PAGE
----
“Lincoln” _ For anyone who cringed just a little while watching the trailer and worried that this might be a near-parody of a Steven Spielberg film, with its heartfelt proclamations, sentimental tones and inspiring John Williams score, fret not. The movie itself is actually a lot more reserved than that _ more a wonky, nuts-and-bolts lesson about the way political machinery operates than a sweeping historical epic that tries to encapsulate the entirety of the revered 16th president’s life. That was a smart move on the part of Spielberg and Pulitzer prize-winning screenwriter Tony Kushner. Talky and intimate but also surprisingly funny, “Lincoln” focuses on the final four months of Abraham Lincoln’s life as he fought for the passage of the 13th Amendment to the Constitution, abolishing slavery, and sought to unite a nation torn apart by the Civil War. This tumultuous period provides a crucible to display everything Lincoln was made of, both his folksiness and fortitude. Totally unsurprisingly, Daniel Day-Lewis inhabits the role fully. He disappears into it with small details and grand gestures, from his carriage to the cadence of his speech, and the Academy should probably just give him the best-actor Oscar now and get it over with. Although “Lincoln” itself often feels too conservative, stagey and safe, Day-Lewis’ performances is full of so many clever choices that he keeps it compelling. Of course, the film has all the top-notch technical hallmarks we’ve come to expect from Spielberg: It’s handsomely staged and impeccable in its production design. But this is a movie that’s easier to admire than love; it’s impressive but not exactly moving. Tommy Lee Jones, James Spader, John Hawkes and David Strathairn are among the supporting cast that might be too crammed with gifted character actors. PG-13 for an intense scene of war violence, some images of carnage and brief strong language. 150 minutes. Three stars out of four.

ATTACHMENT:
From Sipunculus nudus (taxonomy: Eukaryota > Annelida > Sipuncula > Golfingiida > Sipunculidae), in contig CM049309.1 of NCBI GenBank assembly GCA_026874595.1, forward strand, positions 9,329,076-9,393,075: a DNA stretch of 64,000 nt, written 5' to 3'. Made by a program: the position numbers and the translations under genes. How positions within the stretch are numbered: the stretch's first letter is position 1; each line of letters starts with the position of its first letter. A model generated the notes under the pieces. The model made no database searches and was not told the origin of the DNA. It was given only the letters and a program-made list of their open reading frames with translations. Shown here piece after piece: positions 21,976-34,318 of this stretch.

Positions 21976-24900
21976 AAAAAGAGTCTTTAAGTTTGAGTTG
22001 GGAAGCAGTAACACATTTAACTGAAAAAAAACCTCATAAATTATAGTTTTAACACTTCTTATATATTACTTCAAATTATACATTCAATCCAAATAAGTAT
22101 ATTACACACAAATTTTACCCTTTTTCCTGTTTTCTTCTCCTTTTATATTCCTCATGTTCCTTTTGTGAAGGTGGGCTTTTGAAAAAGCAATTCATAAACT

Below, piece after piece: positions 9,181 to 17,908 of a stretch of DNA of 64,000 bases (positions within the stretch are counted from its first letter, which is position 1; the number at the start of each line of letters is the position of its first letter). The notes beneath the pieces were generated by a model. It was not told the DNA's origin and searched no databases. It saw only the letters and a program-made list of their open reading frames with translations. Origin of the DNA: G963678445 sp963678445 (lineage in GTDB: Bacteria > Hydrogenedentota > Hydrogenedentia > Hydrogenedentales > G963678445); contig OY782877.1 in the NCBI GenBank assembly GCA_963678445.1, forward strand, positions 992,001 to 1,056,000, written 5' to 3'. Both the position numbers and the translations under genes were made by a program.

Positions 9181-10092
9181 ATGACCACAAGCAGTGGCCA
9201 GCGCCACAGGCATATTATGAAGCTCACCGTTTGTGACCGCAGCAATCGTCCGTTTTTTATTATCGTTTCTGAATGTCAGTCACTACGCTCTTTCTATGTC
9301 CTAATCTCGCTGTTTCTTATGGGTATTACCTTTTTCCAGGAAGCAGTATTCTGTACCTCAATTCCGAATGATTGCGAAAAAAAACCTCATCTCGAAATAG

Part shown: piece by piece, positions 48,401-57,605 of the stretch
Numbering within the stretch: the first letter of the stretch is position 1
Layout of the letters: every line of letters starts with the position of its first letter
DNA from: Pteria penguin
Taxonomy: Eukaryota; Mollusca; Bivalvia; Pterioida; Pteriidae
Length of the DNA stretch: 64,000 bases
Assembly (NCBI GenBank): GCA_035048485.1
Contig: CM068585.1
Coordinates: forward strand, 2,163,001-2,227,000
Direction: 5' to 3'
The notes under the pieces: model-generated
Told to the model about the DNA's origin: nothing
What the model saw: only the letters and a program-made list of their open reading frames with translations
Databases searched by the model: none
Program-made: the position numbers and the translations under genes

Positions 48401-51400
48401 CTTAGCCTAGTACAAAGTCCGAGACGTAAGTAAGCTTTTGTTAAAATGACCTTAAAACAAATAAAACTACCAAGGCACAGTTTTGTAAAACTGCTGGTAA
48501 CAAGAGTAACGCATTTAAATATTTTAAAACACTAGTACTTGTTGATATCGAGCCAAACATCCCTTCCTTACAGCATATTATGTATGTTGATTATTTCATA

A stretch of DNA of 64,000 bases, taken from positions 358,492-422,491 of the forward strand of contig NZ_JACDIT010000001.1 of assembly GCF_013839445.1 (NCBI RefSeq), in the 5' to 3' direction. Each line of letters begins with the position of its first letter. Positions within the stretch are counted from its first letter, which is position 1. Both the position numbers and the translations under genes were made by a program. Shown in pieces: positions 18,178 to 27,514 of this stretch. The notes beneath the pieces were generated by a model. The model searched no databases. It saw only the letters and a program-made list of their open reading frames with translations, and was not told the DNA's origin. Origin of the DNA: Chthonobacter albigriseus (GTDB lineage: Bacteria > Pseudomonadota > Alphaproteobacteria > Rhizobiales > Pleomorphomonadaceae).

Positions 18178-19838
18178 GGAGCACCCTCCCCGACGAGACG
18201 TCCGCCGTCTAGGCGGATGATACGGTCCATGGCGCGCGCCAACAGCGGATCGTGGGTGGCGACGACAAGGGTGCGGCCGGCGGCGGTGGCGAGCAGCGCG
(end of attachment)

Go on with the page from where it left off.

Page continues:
_ Christy Lemire, AP Movie Critic
“Skyfall” _ To borrow a line from Depeche Mode, death is everywhere. James Bond’s mortality has never been in such prominent focus, but the demise of the entire British spy game as we know it seems imminent, as well. Still, this 23rd entry in the enduring James Bond franchise is no downer. Far from it: Simultaneously thrilling and meaty, this is easily one of the best entries ever in the 50-year, 23-film series, led once again by an actor who’s the best Bond yet in Daniel Craig. So many of the elements you want to see in a Bond film exist here: the car, the tuxedo, the martini, the exotic locations filled with gorgeous women. Adele’s smoky, smoldering theme song over the titles harkens to the classic 007 tales of the 1960s, even as the film’s central threat of cyberterrorism, perpetrated by an elusive figure who’s seemingly everywhere and can’t be pinned down, couldn’t be more relevant. In the hands of director Sam Mendes, it almost feels like a reinvention of the series. With Mendes collaborating once again with the great cinematographer Roger Deakins, it’s definitely the most gorgeous. This time, James Bond must try and protect his no-nonsense boss, M (the always intelligent and dignified Judi Dench), from what feels like a very personal attack, even as it seems that she may not necessarily be protecting him in return. Javier Bardem pretty much steals this entire movie away from a cast of esteemed and formidable actors as the villainous Silva, the former MI6 agent getting his revenge against this staid, old-fashioned organization in high-tech, ultra-efficient ways that make him seem unstoppable. PG-13 for intense violent sequences throughout, some sexuality, language and smoking. 143 minutes. Four stars out of four.
_ Christy Lemire, AP Movie Critic